There are many moments of pure joy within the book – I always like the chapter on the girls’ club where they play at the Pickwick Papers. This is given ‘bona fide’ credentials by Alcott and we have a sense that we are getting a fairly genuine insight into Alcott’s own childhood. We are getting a fairly sanitised view into a family struggling in poverty. The Civil War is the silent backdrop; John Brooke mentions that when Laurie goes off to college he will probably ‘turn soldier’ and of course Mr March is down in the south, writing game letters back to his little girls. It is strange to contrast Little Women to Gone With The Wind; while the girls are playing games and writing and sewing, somewhere down South Scarlett O’Hara is charging about and causing a ruckus. I do think though that Marmee and Mellie would have gotten along famously. The Cause Of The North is heavily implied to be that of the Heavenly Father. Even when Mr March’s life is at stake, Marmee March reminds the girls that no matter what happens, they will never be Fatherless. Meg advises Laurie to step closer to Christ. There are heavy Christian messages that completely passed over my head as a six year-old who tended to communicate with God by drawing Him nice pictures in much the same way as I used to write letters to Santa.
If we accept that Jo the writer is essentially the proxy for Louisa Alcott herself, it is uncomfortable at the end to hear that she has in some sense become a good little woman who is softly-spoken and no longer lolls about the rug. Still, there is nothing wrong about the fact she has accepted responsibilities. Would we think more of her if she had run away with Laurie to see her father and left Meg and Marmee (and Hannah of course) to hold the fort? No, she did her part for her family because she was mature enough to realise the difference between physical and moral courage. She learnt to consider the impression she made and to consider others before her own desires. She still pursued her authorial ambitions, she never lost herself. I have never been one of those who thought that Laurie and Jo were a good match but re-reading it made me feel sorry for him and for the first time I believed that he loved her. But it was a boyish affection and I actually think that on some level she just knew it was a Bad Idea and sometimes you just know.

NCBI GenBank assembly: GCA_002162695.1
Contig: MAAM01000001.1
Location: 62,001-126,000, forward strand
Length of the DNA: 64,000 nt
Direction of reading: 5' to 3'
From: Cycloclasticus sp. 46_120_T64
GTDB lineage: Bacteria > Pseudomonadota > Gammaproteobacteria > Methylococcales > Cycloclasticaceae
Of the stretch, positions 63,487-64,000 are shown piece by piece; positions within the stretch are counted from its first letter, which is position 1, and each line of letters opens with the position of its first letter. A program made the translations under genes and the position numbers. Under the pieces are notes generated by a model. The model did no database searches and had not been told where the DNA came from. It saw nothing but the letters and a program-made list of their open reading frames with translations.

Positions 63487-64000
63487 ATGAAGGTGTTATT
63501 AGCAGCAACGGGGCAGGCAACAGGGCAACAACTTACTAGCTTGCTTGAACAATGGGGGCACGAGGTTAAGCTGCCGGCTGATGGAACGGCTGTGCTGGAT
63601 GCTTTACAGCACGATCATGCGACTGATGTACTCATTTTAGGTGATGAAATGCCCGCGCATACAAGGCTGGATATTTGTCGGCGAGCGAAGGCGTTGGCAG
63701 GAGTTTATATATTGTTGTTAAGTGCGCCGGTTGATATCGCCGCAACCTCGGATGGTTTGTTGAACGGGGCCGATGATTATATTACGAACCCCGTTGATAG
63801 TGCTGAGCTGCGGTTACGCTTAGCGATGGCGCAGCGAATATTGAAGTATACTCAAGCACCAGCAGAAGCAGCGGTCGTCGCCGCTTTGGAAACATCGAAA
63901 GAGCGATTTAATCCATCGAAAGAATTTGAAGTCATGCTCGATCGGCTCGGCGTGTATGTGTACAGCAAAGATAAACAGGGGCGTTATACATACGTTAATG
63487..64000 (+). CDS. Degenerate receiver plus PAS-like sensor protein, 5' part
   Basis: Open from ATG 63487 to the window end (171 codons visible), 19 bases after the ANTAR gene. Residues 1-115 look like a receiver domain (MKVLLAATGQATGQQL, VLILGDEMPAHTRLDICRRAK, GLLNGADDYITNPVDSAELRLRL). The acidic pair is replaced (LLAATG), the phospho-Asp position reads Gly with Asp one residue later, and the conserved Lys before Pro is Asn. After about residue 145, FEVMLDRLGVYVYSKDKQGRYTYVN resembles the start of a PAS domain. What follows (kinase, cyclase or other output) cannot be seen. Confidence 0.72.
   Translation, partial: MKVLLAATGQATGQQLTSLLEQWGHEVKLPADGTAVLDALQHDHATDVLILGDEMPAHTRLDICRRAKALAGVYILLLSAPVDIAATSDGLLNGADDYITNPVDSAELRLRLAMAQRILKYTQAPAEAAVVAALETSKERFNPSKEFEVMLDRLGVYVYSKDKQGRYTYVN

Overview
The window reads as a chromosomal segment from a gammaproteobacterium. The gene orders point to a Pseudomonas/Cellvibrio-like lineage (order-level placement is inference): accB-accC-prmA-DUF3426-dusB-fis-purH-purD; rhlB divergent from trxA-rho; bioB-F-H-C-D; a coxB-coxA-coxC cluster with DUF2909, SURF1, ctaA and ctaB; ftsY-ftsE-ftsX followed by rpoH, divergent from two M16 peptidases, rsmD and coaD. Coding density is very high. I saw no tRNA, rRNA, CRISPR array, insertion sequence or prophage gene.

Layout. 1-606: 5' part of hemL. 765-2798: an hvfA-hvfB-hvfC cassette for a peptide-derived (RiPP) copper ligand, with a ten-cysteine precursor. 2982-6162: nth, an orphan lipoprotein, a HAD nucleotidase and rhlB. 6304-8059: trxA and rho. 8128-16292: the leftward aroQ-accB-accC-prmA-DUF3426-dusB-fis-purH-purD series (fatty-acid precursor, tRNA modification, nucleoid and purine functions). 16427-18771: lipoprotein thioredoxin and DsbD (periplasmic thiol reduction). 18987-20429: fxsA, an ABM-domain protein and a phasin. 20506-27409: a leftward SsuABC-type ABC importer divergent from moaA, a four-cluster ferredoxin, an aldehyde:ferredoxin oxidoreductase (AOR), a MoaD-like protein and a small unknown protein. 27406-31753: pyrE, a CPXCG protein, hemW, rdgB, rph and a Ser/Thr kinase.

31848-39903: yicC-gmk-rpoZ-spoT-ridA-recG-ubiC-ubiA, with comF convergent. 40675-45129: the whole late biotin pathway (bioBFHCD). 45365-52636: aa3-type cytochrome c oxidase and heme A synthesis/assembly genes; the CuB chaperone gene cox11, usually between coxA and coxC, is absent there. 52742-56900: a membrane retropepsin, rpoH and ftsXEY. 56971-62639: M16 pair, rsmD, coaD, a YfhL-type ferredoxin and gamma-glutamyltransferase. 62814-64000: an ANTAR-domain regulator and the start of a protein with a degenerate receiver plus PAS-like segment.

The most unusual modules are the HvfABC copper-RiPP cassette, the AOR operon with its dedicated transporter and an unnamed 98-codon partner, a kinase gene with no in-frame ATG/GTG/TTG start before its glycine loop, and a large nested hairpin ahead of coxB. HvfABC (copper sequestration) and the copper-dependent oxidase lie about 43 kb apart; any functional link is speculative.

The romance with Mr Brooke unsettled me more – Meg is seventeen years old. She is too young to know what she wants and it felt like an arranged marriage, albeit with a little reverse psychology courtesy of Aunt March. The part when Meg takes a little pleasure in her power to upset Mr Brooke by refusing him showed her to still be a child. The whole way that Meg is only able to unlock her feelings for John Brooke after he has declared himself for her is so 19th century and proper – Austen sends it up in Northanger Abbey when Catherine Morland only dreams about Henry Tilney after he has dreamt about her first. Yes, seventeen year-olds often do not know what they want but if that is the case then I don’t think that they are ready to get engaged. It may have been four years before they actually wed but her options narrowed radically.
Plus, I couldn’t help but think of the plot further down through the books. Spoilers – John Brooke dies in Little Men. The twins Daisy and Demi are at most nine or ten, Josie is still a baby. Meg is at most barely thirty and just like that she is a widow for the rest of her days. Alcott – why? If you had to kill him off, why not let her find somebody nice later on down the line. Oh no – I remember, because this is a piece of Victorian literature and women are only ever supposed to love once. Eg. in Trollope’s The House at Allingdon, Lily Dale remains true to the man who jilted her for someone richer because it is ‘as if I married him’ even though there is a perfectly nice man right there who desperately wants to marry her. Because Lily Dale is a good girl and good girls only give their hearts once. And to think that people say that we don’t need feminism.
Still, there is a warmth at the core of Little Women which I loved as a six year-old and which I still love even now twenty years later. This is a book that tried to consider the female voice – although Meg does finish the book engaged, Little Women is not about seeking a husband and puerile flirtations are rejected as harmful and inappropriate. It is about considering how to be a woman in a world where the rules are a mass of contradictions. The young man who Meg admires at the ball is taken with her when she is unadorned but when the other girls dress her up in the latest fashions, he rejects her as ‘a mere doll.’ Meg and Jo go out to work to help their families and then are sneered at for it by Kate Vaughn. Some things haven’t changed and when you’re a woman there will always be someone out there to criticise your life choices. The only thing to do is what Alcott advises – to listen to your conscience, your own little book, and try to do your best every day.
Affiliate LinksBuy on Amazon.co.uk
Buy on Amazon.com
Buy on BookDepository.com
Buy from Foyles Books (UK)
Buy from Waterstones
Published by Penguin Classics on January 1st 1970
Genres: 19th Century, Family, Feminism & Feminist Theory, Fiction, General, Literary, Women, Women's Issues
This post contains affiliate links which you can use to purchase the book. If you buy the book using that link, I will receive a small commission from the sale.